We Get RequestsVerve/Analogue Productions CVRJ 8606 SA
Format: Hybrid Multichannel SACD

Musical Performance: ****1/2
Sound Quality: ****
Overall Enjoyment: **** 

This 1964 set can polarize jazz lovers. Many find it the consummate recording of this trio, which had been together five years when it was taped. Others think the repertory is trivial. Peterson chose for this set such popular favorites as "Quiet Night of Quiet Stars (Corcovado)," "People," "The Girl from Ipanema," "The Days of Wine and Roses," and "My One and Only Love." Balancing these chestnuts are some slightly less familiar standards: "Have You Met Miss Jones?," "D & E," "You Look Good to Me," and "Time and Again." Here's the formula: Peterson usually makes a clear statement of the tune up front, then goes off on one or more of his incredible variations, manipulations that give him a chance to show off his fleet, refined, and graceful fingerwork. Bassist Ray Brown and drummer Ed Thigpen are virtuosos in their own rights, but also know how to fit in as part of the ensemble. To say that the three are tightly knit is to understate the obvious.

It's generally agreed that We Get Requests is one of the best-recorded jazz-trio discs in the catalog. Every time there's been a new recording format or refinement of an existing format, this album has been remastered and reissued. This SACD/CD was remastered by George Marino at Sterling Sound, who has written that it was the most difficult Verve title he's ever dealt with. The two-track masters weren't usable, but three-track masters in good shape were discovered. The result: This latest edition of We Get Requests is a genuine multichannel SACD with three discrete front channels.

Still, there's a problem. The three-track master tape for tracks 1-5, possibly never remixed, consists of three bare channels, one per instrument: drums left, bass right, piano center. There's little if any bleedthrough between channels, which gives the instruments a somewhat eerie feeling of isolation from each other. On the plus side, the tracks are clean and free of blemish, allowing every nuance of each musician's playing to be clearly heard. And beginning with track 6, "You Look Good to Me," everything changes: The bass and drums switch left and right positions, and now there's plenty of bleedthrough to the centered piano, and we get more of what the first five tracks are somewhat lacking in: warmth. I've a feeling that the different positioning might have been nurtured by the vinyl format. On the original LP edition, tracks 1-5 were side 1, tracks 6-10 side 2. But on CD, this is something that even the most casual listener will notice. Analogue Productions takes great care in producing great reissues; they should also provide notes that provide more of the history of the recording, and why it might sound different from track to track.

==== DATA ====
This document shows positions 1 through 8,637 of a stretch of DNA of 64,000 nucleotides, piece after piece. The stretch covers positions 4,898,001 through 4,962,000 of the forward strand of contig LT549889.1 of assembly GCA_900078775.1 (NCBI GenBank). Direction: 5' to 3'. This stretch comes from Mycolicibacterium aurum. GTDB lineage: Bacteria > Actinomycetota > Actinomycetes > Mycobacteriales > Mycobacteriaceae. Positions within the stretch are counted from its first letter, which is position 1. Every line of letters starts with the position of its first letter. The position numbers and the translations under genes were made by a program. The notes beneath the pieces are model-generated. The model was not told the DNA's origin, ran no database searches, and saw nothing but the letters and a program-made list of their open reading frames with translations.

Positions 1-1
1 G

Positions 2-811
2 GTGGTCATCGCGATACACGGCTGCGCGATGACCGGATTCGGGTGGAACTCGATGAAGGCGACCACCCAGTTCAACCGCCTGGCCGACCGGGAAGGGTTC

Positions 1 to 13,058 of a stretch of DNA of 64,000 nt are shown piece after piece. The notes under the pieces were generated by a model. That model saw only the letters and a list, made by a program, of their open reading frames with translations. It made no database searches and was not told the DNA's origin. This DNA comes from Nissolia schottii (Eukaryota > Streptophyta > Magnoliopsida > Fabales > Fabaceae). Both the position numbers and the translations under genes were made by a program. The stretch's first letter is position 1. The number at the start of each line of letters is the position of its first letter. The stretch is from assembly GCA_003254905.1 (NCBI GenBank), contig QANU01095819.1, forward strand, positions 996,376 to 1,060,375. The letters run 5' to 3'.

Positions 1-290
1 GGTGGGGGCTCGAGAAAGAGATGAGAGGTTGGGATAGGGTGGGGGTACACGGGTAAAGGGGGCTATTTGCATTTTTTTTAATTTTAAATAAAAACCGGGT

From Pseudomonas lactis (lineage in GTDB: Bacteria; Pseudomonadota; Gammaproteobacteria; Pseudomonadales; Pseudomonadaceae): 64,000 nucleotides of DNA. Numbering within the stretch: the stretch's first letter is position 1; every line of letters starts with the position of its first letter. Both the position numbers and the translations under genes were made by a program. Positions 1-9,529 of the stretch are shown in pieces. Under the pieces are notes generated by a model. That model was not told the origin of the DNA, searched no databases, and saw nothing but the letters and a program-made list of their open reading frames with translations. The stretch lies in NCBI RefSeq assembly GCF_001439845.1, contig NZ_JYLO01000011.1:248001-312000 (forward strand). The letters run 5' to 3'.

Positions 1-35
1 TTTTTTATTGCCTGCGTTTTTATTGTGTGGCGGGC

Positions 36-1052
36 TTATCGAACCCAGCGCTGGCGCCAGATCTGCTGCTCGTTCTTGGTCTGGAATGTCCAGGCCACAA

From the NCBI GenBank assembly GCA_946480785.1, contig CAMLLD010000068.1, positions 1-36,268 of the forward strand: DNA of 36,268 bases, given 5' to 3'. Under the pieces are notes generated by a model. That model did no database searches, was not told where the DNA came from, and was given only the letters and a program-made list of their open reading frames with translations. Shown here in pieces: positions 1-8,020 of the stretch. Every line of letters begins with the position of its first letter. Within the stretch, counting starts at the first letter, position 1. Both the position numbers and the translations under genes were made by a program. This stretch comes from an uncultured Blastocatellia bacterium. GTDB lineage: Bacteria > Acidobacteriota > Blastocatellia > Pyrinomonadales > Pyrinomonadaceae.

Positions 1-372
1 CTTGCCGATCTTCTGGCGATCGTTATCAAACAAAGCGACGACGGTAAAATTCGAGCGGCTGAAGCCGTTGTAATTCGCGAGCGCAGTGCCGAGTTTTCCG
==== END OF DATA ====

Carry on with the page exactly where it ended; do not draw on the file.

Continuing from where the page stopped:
Whatever the players' positions, even the CD stereo tracks on this disc sound tremendously better than on the original Verve CD, the only other version I had on hand for comparison. Listen to the whisper of Thigpen's delicately brushed cymbals, or Ray Brown's precise attacks on his double bass. All sorts of subtle communication was going on in this trio, and this Analogue Productions release lets you hear it clearly. For instance, when you hear a mysterious sound in the left channel of track 6, it's not a vacuum tube frying, but Brown mumbling along with his playing. The sound is so clean that you can hear absolutely everything -- if your system has a transparent midrange, you'll love it.

. . . Rad Bennett